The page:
“Mortgage rates also have a significant effect on housing affordability, which affects sale prices. So, many markets may cool off.”
Advice on how to thrive into the future
Jeff Hicks, MAI, president of The Dohring Group and RealWired! (Tampa, Fla.), notes that the appraisal profession seems to fare about the same in good and bad markets. He says the biggest challenge facing commercial appraisers is that some firms won’t create and implement new processes and embrace the latest technology.
“Many appraisers are obsessed with perfection, which often results in reluctance to adopt software solutions,” he says. “Perfectionitis results in being stuck in arduous manual processes.”
Hicks warns that smaller appraisal firms often lose appraisers to larger competitors. He advises senior-level appraisers to give their underlings more reason to stay with the firm—such as an appraisal playbook, with well-documented processes and a technology stack (comp database, report writing, workflow, CRM, collaboration apps, voice dictation, remote connectivity, etc.).
“Get a coach,” he adds, “when you’re building a new framework. Be patient; have zero ego. Move beyond the fatigue of just reviewing reports and fixing mistakes year after year. A good coach will tell you honestly if you’re making progress.”
Hicks adds that the current market, and future prospects, constitute huge opportunity for appraisers generally. Older appraisers, he says, often get calls to handle complex properties that might lie outside the expertise of a less experienced competitor.
“We can attract real talent if we provide technology to support leadership, marketing, sales, management, finance, technology, and client success,” he concludes.
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Top changes to look for in 2022
“Many changes will come in 2022,” predicts Alan Hummel, sole proprietor, of The Hummel Group (St. Paul, Minn.). “The top ones are reconsideration of values, and growing prevalence of desktop appraisals. Increasing numbers of people are asking the appraiser to give more information on how they reached their conclusions. Transparency from the appraiser will be key to mitigating reconsideration of value requests: a combination of more robust narrative reporting, as to why some sales are comparable and some aren’t, and a visual representation with charts, and maps.”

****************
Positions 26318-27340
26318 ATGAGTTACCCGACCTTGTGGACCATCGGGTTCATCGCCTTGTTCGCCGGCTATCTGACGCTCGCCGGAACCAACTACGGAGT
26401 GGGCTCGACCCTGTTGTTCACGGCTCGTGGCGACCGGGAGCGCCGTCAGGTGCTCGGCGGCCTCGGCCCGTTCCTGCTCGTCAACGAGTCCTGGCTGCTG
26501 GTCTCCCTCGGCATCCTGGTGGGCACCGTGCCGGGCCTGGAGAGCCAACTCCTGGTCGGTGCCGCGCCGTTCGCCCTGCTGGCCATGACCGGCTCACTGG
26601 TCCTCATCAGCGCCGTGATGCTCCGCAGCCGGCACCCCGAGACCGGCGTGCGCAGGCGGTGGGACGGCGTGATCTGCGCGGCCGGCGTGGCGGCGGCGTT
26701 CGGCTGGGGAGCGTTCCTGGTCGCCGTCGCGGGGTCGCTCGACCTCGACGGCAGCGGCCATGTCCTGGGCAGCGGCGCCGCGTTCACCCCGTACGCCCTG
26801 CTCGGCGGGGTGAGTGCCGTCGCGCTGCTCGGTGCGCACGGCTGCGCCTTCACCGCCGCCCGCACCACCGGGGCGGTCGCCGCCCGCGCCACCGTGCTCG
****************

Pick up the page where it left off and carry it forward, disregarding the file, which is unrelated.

Hummel explains that one of the parties to the transaction will often question the sales used as comparables. If appraisers can provide more information as to why they selected those comparables, fewer questions will ensue.
“It will entail more work on the reporting side, to put that information in the report,” he admits, “but the appraiser is doing that research and analysis anyway, so it won’t cost you much more time.
“Our information leads me to believe prices will generally be stable to robust this coming year. Desktop appraisals might become more prevalent, especially in the first mortgage market. Appraisers will have to understand how to communicate assumptions and limiting conditions. If a third party is collecting the information, you have to note that that person, too, might be making assumptions.”
Article written by Joseph Dobrian. Joseph Dobrian has been writing about commercial and residential real estate, and real estate-related finance, for more than 30 years. His byline has appeared in The Wall Street Journal,The New York Times, The New Yorker, Real Estate Forum, Journal of Property Management, and many other publications. He is also a noted novelist, essayist, and translator. He can be contacted at [email protected].